Lead author Dr. Marilene Wang, a professor of head and neck surgery at the University of California, Los Angeles and of UCLA's Jonsson Cancer Center, says the spice widely used in South Asian and Middle Eastern cooking, especially curry, has been known to have an anti-inflammatory effect.
"We knew that both the curcumin and the Cisplatin, when given alone, had an effect against head and neck cancers," Wang says in a statement.
The two agents use different growth signaling pathways, which suggest potential for the clinical use of sub-therapeutic doses of Cisplatin in combination with curcumin, which may allow effective suppression of tumor growth while minimizing the toxic side effects of the drug, Wang says.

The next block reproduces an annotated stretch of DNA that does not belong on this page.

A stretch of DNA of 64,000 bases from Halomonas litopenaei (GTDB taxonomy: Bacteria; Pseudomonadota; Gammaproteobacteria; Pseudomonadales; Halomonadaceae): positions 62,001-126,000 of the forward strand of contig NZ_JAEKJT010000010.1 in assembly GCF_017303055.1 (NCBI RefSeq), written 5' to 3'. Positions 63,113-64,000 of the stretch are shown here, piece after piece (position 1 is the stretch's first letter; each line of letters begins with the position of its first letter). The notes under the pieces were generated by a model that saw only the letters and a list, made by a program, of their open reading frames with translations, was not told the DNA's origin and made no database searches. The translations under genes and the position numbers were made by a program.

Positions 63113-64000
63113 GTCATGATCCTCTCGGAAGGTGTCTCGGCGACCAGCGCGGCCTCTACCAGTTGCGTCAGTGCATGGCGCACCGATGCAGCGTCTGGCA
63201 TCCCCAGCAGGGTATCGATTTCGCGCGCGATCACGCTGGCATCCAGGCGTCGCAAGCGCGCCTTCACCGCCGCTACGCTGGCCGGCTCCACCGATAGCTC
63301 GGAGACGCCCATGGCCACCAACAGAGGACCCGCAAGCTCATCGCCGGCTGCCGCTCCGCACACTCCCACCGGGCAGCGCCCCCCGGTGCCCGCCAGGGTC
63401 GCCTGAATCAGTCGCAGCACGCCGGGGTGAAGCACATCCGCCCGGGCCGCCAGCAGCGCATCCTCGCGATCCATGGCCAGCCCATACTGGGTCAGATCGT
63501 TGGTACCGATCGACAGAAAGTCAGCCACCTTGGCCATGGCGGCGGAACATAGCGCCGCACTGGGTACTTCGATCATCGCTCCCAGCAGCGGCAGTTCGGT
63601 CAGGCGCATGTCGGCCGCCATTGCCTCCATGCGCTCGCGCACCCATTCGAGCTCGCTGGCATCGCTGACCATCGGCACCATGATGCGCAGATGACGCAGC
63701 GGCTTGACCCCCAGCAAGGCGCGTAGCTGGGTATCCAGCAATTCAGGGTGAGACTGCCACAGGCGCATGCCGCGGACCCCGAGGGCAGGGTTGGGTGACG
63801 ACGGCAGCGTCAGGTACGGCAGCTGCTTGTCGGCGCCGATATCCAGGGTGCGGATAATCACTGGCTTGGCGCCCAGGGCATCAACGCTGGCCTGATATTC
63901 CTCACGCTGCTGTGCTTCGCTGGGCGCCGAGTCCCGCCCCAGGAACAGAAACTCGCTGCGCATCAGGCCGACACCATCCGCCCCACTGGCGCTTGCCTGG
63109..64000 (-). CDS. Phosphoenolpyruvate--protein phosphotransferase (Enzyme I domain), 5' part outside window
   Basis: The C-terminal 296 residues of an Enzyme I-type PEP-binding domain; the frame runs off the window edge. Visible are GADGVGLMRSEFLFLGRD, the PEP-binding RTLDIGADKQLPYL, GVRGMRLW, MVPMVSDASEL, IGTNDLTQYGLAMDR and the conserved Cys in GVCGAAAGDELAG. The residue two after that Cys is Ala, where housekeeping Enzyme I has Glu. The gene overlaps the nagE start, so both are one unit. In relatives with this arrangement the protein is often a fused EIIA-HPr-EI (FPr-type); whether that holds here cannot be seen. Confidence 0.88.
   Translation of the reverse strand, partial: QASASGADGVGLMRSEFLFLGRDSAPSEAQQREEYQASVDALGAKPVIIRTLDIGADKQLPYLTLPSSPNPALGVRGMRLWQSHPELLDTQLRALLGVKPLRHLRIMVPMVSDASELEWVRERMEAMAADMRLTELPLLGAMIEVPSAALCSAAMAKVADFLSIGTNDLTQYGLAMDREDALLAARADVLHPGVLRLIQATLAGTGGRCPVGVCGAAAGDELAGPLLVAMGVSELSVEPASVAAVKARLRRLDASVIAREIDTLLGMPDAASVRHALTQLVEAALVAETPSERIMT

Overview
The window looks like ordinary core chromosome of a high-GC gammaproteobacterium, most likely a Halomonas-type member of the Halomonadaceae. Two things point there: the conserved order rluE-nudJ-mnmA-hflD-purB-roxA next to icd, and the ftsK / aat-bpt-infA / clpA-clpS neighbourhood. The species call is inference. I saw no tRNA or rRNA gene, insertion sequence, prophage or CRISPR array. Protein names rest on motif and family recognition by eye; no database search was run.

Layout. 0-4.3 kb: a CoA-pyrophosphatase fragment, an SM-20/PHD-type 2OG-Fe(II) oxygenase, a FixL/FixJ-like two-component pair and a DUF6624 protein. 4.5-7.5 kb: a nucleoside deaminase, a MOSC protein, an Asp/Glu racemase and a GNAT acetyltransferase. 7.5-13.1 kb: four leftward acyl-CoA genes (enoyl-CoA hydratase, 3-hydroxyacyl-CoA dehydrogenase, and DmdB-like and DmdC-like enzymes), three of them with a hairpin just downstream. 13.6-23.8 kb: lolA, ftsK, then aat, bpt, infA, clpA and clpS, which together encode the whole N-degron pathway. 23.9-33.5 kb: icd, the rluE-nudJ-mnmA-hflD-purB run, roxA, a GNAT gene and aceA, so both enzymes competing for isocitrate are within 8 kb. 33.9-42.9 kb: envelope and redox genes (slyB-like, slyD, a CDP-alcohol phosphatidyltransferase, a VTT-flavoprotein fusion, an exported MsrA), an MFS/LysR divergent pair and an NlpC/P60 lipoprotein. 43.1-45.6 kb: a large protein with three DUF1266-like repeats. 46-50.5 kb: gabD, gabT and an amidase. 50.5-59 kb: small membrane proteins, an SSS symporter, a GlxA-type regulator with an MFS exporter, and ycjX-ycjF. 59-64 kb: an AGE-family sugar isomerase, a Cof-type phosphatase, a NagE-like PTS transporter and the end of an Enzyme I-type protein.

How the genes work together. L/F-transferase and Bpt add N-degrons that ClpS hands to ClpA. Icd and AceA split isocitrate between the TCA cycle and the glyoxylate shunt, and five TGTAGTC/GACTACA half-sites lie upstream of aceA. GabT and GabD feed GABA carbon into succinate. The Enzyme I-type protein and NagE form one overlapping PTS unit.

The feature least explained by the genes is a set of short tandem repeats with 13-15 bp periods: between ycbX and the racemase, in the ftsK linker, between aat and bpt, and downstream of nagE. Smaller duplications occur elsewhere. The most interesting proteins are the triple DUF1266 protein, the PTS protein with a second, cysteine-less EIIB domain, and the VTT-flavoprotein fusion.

The next step is to give patients oral curcumin before and after surgery and study the tumors to determine curcumin's effect on tumor markers. Next, the team would give curcumin to patients to see if the mouse result can be replicated in humans.
Turmeric is used in cooking, but the amount needed for clinical response is much larger, about 500 milligrams so expecting a positive effect through eating foods spiced with turmeric is not realistic, the researchers warn.
However, curcumin has shown to have suppressive effect on breast, colon and pancreatic cancers and perhaps Alzheimer's disease, the researchers add.
The findings are published in the journal Molecular Cancer Therapeutics.
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